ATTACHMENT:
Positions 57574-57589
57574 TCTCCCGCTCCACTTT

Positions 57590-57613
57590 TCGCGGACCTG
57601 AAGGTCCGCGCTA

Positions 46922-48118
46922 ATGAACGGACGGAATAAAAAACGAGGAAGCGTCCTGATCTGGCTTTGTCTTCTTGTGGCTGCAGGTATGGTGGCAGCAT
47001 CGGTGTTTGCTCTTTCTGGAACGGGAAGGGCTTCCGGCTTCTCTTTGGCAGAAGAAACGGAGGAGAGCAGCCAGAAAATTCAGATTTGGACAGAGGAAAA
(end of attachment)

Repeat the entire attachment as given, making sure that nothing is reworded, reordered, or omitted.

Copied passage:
Positions 57574-57589
57574 TCTCCCGCTCCACTTT

Positions 57590-57613
57590 TCGCGGACCTG
57601 AAGGTCCGCGCTA

Positions 46922-48118
46922 ATGAACGGACGGAATAAAAAACGAGGAAGCGTCCTGATCTGGCTTTGTCTTCTTGTGGCTGCAGGTATGGTGGCAGCAT
47001 CGGTGTTTGCTCTTTCTGGAACGGGAAGGGCTTCCGGCTTCTCTTTGGCAGAAGAAACGGAGGAGAGCAGCCAGAAAATTCAGATTTGGACAGAGGAAAA